Our Buddha Shakyamuni said to his disciples there are four foundations of mindfulness on which people should depend.These four foundations of mindfulness refer to contemplating the body as impure; contemplating sensation as  suffering; contemplating mind as impermanent; and contemplating phenomena as non-substantial.

I also have four foundations of mindfulness: contemplating the body as a skin bag; contemplating sensation as eating bowls; contemplating mind as fences, walls, tiles, and pebbles; and contemplating phenomena as old man Zhang drinking wine, old man Li getting drunk.

Great assembly, are my four foundations of mindfulness the same or different from the ancient Buddha’s four foundations of mindfulness? If you say they are the same your eyebrows will fall out [from lying];  if you say they are different you lose your body and life.

Are they the same or are they different?  If different, what are the differences? 

For starters, there’s a difference in tone.

In the Buddha’s formulation, the four foundations appear to be quite doctrinal. In Dogen’s formulation they  appear colloquial,  everyday and realistic. The Buddha’s formulation mentions the body as  impure. It also mentions suffering. Dogen mentions neither.

It seems to me that in the Buddha’s formulation the ghost of the self is still hovering, whereas in Dogen’s the nonduality of all beings is much more apparent.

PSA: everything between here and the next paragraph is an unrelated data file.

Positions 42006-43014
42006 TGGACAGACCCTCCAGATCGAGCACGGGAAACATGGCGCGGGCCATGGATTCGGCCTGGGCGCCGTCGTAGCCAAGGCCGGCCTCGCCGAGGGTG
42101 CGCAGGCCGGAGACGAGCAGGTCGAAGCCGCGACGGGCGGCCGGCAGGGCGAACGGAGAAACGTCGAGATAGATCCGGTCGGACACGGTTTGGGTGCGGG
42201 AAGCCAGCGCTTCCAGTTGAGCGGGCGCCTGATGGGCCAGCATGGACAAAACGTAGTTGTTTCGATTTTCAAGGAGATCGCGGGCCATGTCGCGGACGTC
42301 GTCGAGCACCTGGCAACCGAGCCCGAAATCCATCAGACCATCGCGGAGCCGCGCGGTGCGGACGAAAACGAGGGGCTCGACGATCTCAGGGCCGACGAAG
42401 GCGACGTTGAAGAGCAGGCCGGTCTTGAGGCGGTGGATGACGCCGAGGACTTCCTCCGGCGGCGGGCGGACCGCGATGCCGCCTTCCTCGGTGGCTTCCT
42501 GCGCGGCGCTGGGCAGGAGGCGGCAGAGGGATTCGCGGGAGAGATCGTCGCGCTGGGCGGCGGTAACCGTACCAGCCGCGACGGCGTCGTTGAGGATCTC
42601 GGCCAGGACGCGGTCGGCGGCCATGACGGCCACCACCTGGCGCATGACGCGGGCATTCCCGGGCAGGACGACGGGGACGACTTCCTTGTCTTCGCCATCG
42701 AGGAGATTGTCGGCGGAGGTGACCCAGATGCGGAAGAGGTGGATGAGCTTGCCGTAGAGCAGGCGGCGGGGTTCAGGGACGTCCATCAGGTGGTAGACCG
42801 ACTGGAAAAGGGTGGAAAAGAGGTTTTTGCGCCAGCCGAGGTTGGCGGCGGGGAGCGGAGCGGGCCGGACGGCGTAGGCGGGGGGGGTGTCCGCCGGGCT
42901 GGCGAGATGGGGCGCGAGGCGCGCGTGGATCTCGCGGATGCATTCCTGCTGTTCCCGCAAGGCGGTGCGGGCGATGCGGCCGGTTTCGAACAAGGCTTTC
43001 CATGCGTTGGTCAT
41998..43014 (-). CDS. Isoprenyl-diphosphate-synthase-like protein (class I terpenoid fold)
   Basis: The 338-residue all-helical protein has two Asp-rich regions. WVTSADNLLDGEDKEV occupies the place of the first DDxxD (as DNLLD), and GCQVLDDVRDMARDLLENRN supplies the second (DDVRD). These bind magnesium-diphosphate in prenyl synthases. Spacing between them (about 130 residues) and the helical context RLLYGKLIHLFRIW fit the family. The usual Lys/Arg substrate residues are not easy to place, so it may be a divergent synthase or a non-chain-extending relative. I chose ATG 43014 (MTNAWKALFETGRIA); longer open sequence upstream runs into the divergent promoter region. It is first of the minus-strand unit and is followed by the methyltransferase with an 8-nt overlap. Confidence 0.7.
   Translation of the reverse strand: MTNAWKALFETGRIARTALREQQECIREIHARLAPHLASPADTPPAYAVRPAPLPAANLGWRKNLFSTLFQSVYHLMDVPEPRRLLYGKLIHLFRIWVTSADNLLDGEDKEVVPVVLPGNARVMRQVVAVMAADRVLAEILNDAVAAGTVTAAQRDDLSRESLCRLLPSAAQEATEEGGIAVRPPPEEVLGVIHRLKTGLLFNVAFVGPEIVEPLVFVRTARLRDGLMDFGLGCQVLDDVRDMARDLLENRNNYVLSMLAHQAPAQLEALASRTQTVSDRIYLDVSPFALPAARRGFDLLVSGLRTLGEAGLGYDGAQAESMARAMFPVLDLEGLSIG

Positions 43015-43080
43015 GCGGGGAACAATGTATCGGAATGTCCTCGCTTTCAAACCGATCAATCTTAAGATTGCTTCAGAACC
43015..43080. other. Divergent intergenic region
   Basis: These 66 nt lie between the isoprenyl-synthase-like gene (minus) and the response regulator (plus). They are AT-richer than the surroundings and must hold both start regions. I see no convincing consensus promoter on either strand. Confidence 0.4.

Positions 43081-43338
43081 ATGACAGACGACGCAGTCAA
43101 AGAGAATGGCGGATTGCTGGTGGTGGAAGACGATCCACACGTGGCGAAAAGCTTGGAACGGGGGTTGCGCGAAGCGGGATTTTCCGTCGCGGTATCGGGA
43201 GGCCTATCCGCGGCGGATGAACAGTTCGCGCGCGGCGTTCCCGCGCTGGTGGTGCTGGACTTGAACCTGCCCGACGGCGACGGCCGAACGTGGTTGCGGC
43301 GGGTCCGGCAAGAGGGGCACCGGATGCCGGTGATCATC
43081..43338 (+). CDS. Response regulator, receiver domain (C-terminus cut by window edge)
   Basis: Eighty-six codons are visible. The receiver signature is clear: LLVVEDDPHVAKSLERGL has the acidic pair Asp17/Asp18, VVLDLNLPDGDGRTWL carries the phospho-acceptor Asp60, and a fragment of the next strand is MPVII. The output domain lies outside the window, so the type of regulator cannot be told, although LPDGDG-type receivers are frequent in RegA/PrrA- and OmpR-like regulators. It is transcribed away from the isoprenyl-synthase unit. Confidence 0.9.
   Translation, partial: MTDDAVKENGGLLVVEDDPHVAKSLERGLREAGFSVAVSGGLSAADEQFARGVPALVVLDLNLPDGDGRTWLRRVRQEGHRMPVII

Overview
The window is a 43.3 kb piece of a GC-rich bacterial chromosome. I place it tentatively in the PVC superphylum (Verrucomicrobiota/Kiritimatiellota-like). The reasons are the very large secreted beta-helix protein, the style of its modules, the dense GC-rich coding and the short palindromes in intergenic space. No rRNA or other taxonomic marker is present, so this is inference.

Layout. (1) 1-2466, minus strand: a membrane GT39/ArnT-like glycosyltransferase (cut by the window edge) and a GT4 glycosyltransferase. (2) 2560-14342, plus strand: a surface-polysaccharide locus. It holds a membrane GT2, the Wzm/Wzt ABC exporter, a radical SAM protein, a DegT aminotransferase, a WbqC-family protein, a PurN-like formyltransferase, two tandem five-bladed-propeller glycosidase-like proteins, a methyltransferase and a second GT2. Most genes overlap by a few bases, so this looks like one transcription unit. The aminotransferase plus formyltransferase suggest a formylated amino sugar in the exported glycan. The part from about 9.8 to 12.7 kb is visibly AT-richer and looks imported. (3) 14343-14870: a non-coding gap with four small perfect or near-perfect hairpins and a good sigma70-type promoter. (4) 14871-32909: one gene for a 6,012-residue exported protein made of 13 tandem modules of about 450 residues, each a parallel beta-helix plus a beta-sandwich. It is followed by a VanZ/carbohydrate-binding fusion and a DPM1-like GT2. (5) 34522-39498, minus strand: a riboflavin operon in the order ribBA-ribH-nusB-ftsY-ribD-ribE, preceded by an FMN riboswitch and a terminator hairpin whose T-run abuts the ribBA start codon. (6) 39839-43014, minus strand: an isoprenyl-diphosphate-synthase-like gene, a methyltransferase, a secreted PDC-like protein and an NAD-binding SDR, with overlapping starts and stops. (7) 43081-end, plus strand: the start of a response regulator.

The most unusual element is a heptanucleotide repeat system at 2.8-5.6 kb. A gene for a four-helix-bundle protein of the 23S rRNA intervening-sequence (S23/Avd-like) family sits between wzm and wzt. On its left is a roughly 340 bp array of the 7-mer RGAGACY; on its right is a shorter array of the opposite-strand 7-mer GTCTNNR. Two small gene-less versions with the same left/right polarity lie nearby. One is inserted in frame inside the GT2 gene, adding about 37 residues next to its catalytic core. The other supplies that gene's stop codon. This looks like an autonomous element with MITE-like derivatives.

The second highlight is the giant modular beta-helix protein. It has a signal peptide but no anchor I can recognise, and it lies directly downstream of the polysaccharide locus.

The Buddha’s formulation  in emotional tone is renunciatory. Dogen’s  tone is quite different. It evokes Wonder,  Joy, Acceptance and  Surprise. It’s very human.

Rather than saying  that everything is impermanent and impermanence is the cause of suffering. Dogen’s  formulation really starts from  thenassumption of nonduality, the aliveness and wholeness of everything. So impermanence isn’t the indicator of suffering,  it is a characteristic of  interdependent  wholeness.

Contemplating the body as a skin bag  is different from contemplating the body as impure. It’s much more realistic. We are this skin bag of blood and shit and bone and pain and beauty and memory and longing and love.  A bag that can tear at any moment, and in that moment we are gone. 


409. Satori

The Japanese word satori is variously translated as realisation, verification, awakening and enlightenment, amongst others. The reason for this breadth is that it encompasses three distinct Chinese Expressions. 

The first is ‘practice realisation/verification: one hears the Buddhist teachings on impermanence, interdependence and so on. One then  practices and the practice verifies the teaching— you realise it’s true.